Reduce your withholding to beat tax refund ID thieves


Well, Tax Day is finally here. Approximately 25% of people wait until the last minute or beyond to file their taxes. As I’ve said in the past, if you can’t get it together, file for an extension because the penalty for failure to file is nasty.

If you need more time to pay, the IRS makes that a lot easier than you might imagine. You’ll need to file Form 9465 at if you expect it will take longer than four months to pay what you owe. (Note: This is a .pdf file.)

Meanwhile, some 75% of people file as early as possible because they’re due a refund. The average refund is several thousand dollars, depending who you believe.

So people use it as a budget tool; they get over-withheld at work as a method of forced savings. Then at tax time, you have a windfall and you treat yourself with the money. Or your pay down credit card debt, save for retirement, or do whatever else meets your financial needs at the moment.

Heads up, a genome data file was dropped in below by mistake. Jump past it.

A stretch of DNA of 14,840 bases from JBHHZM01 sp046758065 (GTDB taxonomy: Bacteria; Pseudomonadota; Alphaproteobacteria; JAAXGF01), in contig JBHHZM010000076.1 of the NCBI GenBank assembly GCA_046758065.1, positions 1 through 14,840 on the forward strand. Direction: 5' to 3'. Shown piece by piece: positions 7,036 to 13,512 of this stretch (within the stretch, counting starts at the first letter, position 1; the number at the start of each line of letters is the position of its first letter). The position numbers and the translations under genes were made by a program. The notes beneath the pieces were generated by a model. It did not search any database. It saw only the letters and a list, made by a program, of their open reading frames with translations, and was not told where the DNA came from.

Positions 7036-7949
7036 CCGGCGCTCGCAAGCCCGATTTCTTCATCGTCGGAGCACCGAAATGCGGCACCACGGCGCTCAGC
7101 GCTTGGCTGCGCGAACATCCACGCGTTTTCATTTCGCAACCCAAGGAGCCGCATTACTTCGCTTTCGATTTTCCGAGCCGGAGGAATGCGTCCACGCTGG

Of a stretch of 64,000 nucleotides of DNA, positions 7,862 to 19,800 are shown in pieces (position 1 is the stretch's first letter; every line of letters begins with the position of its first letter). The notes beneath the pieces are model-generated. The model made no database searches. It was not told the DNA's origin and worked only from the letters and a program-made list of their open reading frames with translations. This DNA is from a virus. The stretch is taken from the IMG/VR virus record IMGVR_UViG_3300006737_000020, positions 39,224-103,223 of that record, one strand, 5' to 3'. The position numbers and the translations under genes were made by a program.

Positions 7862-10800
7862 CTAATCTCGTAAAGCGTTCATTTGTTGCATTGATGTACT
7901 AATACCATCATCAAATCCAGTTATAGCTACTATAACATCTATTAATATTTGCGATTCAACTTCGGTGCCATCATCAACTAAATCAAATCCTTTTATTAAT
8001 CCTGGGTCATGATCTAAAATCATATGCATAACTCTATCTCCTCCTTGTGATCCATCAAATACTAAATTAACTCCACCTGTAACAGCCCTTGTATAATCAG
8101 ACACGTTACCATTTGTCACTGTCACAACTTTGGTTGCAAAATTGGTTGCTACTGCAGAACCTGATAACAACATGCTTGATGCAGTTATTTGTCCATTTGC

But the problem with taking this approach is the explosion of tax identity theft. Crooks know how easy it is to file taxes as if they’re you and get your refund. The IRS still has no effective means yet to shut this crime down. And in addition, the penalties are not strict enough.

U.S. Rep. Debbie Wasserman Schultz plans to introduce a tax identity theft bill that will make the penalties higher for those who steal returns. Last year, taxpayers lost $6 billion to these criminal rings. Crooks love to do it because right now it’s a slap on the wrist, but her legislation may change that.

In the meantime, what I recommend is that you reduce your withholding at work so the stakes aren’t as high when you file your 2012 return next April. That way if a crook beats you to the punch and files as you next year, you won’t have to wait 12 – 15 months for the IRS to investigate and get you the refund you’re due.

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